So with a little bit of work with the Dodge tool, I've eliminated a lot of the border schmutz, but there's still some work to do. I think it's time, finally to switch to the tool I've been avoiding.
Cleanup Method E: the Brush tool
Yes, the humble Brush tool (hit B for the shortcut). It's the most basic cleanup method available to you. For our purposes, we want pretty specific settings:
Round brush--no fancy pants shapes or blending modes etc.
100 Percent opacity
Hardness at 100 percent
Size controlled by pressure of pen on tablet (buy a tablet!)
Color at either 100 percent black or 100 percent white (X shifts between them)
Size-- As big a brush as you can get away with using (hold [ or ] to change brush size)
Select your Cleanup layer, and then go to town!
So, why have I avoided talking about this so far?
It's simple—I think that the less cleanup you do with the Brush tool, the more efficient you'll work.
It feels good to fill something in all the way black. It feels good to get all of the little dots of noise out of the white. Satisfying, like you're really ACCOMPLISHING something.
But, more often than not, those same things can be accomplished more efficiently with one of the other tools I've discussed so far.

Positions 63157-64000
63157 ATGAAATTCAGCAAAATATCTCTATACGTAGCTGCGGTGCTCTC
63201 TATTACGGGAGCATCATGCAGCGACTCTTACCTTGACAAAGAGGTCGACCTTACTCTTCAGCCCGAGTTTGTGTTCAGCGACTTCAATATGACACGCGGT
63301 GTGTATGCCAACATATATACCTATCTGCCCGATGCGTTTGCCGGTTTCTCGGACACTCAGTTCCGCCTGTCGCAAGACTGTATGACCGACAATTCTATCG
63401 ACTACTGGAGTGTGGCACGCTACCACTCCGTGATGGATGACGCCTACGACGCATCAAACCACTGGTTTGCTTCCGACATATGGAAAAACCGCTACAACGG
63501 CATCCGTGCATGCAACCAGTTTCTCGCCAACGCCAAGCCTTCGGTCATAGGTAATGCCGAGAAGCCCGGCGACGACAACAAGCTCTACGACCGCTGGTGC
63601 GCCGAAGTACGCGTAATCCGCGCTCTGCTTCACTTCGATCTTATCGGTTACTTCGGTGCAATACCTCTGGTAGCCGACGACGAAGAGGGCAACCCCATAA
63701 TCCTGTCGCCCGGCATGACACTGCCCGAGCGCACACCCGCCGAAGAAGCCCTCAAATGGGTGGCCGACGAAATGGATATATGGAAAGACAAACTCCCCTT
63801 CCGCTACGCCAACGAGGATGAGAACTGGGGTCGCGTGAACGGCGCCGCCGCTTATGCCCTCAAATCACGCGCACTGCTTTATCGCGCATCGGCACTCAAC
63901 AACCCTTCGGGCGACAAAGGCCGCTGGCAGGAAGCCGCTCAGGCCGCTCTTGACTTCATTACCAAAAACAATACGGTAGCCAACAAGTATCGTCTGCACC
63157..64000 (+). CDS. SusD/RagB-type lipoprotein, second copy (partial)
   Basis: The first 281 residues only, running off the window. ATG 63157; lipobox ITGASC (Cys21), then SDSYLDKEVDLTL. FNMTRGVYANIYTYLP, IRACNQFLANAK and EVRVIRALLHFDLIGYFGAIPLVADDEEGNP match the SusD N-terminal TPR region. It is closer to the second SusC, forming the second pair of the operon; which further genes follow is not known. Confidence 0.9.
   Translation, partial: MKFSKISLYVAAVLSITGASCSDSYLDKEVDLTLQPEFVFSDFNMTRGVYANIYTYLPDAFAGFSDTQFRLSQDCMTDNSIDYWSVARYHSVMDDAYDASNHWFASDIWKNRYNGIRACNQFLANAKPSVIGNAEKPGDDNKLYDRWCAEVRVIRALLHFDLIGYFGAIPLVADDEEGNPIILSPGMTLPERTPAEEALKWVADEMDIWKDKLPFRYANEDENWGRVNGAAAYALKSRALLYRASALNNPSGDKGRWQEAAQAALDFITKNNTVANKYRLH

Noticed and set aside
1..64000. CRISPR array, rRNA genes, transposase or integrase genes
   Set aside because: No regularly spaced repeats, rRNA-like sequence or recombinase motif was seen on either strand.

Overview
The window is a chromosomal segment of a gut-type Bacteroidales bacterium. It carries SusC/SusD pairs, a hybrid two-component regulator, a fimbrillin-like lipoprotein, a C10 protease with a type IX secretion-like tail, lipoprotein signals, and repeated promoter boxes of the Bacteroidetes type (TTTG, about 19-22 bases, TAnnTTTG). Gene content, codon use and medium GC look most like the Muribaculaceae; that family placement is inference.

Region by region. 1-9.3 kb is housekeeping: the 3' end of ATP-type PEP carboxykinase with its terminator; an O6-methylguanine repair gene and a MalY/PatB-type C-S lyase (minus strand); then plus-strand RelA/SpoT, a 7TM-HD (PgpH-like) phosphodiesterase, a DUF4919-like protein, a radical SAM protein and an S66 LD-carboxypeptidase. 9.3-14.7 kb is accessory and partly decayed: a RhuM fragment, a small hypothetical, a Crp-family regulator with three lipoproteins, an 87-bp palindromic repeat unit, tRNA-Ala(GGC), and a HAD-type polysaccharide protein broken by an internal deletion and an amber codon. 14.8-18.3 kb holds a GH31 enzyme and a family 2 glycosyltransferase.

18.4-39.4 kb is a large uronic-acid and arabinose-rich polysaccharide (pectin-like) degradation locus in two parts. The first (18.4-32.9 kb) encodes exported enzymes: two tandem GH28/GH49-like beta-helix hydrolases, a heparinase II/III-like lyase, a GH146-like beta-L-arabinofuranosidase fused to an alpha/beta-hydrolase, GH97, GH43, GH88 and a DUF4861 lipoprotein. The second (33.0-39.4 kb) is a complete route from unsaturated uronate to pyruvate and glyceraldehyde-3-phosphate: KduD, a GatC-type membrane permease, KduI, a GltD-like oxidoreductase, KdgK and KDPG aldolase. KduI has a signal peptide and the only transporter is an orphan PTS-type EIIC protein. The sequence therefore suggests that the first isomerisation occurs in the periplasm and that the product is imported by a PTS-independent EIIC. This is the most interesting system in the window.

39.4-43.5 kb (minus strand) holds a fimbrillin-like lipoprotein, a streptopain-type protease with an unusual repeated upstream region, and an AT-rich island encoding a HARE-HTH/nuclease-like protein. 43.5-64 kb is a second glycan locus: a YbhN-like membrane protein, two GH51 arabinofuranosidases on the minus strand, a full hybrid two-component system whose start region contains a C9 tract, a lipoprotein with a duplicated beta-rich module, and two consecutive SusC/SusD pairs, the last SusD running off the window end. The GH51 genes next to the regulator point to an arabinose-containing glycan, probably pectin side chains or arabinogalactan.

Moreover, you don't actually need to eliminate every speck of white from your black areas! The real problems you need to look for are systemic ones—an entire area of your page with broken up black. The white lines unintentionally in the black, like you see above. Noise that is in a particular shape, or, say, cut lines around an object that was pasted on. Those are the kinds of things that will likely be visible in print, not that little grain of white that will soon be swallowed by the black ink surrounding it.
Lastly, make sure to click your Threshold adjustment layer on and off as you work, to preview what your image will look like as a bitmap. Often times things that you think might be problems will disappear completely after the Threshold adjustment.
(We'll return to all of these issues in greater detail when discussing restoring comics from newsprint...)